The sweet smell of success. How smell makes your communication more memorable
You’ve spent the past few weeks house hunting. You’ve scrolled through 100s of listings online, and in your mind, you think you know exactly what you’re looking for. You finally narrow down to your top ten and have booked an agent to show you the houses this weekend.
After viewing 9 houses you are exhausted and nothing seems right. Finally, at the last house, you walk in to be greeted by a familiar smell…
The scent of cinnamon fills the air and you are suddenly transported back in time as you remember coming home from school and being greeted by the fragrant smell of freshly baked cinnamon rolls. You smile as you recall those happy memories and as you tour the house you can’t shake the feeling of home.
When the agent asks: “What do you think?”
What would you say?
Did you know that smells have a stronger link to memory and emotion than any of your other senses, with over 75 per cent of our feelings being generated by odors. Smell and emotion are stored as one memory — no other sense has this simultaneous access. Scents take root in our subconscious and have the power to spark strong emotional memories.
Scent marketing is a form of sensory marketing, a tactic that engages one or more of the 5 senses to appeal to buyers on an emotional level. Whereas traditional mass marketing is based on the assumption that when faced with a purchase choice, individuals will act “rationally,” sensory marketing assumes people will respond more to their emotional impulses than objective reasoning and uses the consumer’s life experiences and emotions to motivate them towards a purchase.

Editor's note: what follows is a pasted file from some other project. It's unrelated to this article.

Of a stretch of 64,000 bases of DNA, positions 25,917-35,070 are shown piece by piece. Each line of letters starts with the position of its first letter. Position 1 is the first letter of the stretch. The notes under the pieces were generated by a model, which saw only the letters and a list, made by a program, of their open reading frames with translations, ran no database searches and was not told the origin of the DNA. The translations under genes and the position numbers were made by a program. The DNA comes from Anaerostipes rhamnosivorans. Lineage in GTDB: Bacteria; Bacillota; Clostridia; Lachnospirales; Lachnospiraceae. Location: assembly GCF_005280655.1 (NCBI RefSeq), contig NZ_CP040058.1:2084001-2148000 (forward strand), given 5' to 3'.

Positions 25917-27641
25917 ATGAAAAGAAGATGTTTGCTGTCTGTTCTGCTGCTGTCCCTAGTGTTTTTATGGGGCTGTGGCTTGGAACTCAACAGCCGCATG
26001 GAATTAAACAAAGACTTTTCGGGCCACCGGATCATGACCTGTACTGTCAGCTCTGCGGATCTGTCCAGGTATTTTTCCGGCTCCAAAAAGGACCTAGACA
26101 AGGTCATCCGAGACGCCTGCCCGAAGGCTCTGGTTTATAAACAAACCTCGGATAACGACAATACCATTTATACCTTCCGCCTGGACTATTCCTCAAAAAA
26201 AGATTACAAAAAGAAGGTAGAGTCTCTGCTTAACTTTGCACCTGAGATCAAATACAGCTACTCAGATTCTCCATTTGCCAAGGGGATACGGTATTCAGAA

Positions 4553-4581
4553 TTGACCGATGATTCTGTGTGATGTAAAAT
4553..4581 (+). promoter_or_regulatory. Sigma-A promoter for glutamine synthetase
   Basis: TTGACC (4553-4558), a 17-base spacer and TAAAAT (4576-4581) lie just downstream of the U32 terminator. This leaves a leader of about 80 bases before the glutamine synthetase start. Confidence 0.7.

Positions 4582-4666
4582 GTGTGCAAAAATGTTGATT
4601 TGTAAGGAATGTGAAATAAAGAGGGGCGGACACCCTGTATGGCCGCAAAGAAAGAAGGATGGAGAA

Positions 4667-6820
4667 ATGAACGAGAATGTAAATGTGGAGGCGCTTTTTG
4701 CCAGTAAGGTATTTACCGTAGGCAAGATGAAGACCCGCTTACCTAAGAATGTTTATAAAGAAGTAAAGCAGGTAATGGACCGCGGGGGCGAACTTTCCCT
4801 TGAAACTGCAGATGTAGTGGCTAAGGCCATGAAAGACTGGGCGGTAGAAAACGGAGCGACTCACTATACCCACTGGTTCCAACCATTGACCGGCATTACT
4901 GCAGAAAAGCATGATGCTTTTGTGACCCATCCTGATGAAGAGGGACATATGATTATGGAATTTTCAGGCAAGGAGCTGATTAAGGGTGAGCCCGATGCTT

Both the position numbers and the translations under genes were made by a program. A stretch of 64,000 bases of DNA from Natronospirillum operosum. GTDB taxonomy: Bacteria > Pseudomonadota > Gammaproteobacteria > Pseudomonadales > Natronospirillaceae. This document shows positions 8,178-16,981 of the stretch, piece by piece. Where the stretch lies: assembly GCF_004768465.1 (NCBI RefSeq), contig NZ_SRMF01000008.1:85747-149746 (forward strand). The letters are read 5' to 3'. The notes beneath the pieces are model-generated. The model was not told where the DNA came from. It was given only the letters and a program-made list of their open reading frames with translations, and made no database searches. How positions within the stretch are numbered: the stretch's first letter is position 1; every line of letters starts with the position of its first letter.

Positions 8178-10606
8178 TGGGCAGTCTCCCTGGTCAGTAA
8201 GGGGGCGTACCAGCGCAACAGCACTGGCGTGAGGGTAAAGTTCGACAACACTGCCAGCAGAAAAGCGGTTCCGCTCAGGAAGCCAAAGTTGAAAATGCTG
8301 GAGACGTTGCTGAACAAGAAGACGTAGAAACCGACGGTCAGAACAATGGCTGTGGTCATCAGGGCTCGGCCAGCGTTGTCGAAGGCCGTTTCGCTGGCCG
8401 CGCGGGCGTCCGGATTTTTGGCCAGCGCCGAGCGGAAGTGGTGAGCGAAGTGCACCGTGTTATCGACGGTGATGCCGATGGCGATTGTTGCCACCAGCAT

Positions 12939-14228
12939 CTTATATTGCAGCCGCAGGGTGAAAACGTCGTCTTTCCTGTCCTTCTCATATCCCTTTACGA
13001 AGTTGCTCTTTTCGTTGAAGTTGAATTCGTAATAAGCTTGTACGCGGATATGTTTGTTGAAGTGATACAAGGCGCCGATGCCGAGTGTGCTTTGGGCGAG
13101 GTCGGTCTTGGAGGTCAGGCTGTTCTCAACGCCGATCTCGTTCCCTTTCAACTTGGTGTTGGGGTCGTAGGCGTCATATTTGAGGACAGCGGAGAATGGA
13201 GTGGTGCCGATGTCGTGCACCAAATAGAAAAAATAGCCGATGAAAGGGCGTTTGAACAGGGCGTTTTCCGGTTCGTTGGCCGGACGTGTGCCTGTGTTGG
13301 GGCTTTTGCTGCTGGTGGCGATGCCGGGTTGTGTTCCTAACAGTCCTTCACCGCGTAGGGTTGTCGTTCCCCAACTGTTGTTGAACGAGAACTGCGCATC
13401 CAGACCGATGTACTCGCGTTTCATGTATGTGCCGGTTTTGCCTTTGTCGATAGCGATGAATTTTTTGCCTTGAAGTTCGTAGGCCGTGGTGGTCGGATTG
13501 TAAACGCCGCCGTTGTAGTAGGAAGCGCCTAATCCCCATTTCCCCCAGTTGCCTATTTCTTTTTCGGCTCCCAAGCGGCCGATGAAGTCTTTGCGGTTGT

Smell can make all the difference in marketing, often in unexpected ways. Put simply the strategic use of the right fragrance at specific consumer touchpoints can help you create an instant emotional connection with your customer and make their experience more memorable.
Research shows that scent marketing can raise a retail store sales by up to 11%.
The Psychology of Popcorn
A good example of scent marketing can be found by simply visiting a cinema or movie theatre. The majority of money made by a theatre is not on the movie tickets but rather from the concessions sold and it is no coincidence that the first smell to greet their customers is the smell of popcorn — not only reminding moviegoers of their past movie experience but acts as a strong reminder to treat themselves to popcorn again.
Another company that relies heavily on scent marketing is Starbucks. When you think of Starbucks you can practically smell the coffee. But did you know they stopped serving breakfast with eggs and cheese sandwiches just because “the aroma of the sandwiches was interfering with the coffee aroma in the stores!”
Other companies use scent marketing subtly. Singapore Airlines has its own patented signature scent called Stefan Floridian Waters. A unique blend of rose, lavender, and citrus is worn by all the flight attendants and sprayed onto towels and other in house service items to help promote the feeling of being calm and refreshed.
A pleasant smell has the ability to make people feel better, for instance, lavender, basil, cinnamon, and citrus are all relaxing scents, whereas thyme and rosemary are invigorating; peppermint reduces stress and anxiety; ylang-ylang, jasmine and rose influences romance, and yuzu promotes positivity and happiness.
While most marketers know they should use Scent marketing as part of a retail experience — You may be wondering “Why should I use “smell” in your presentation and pitches?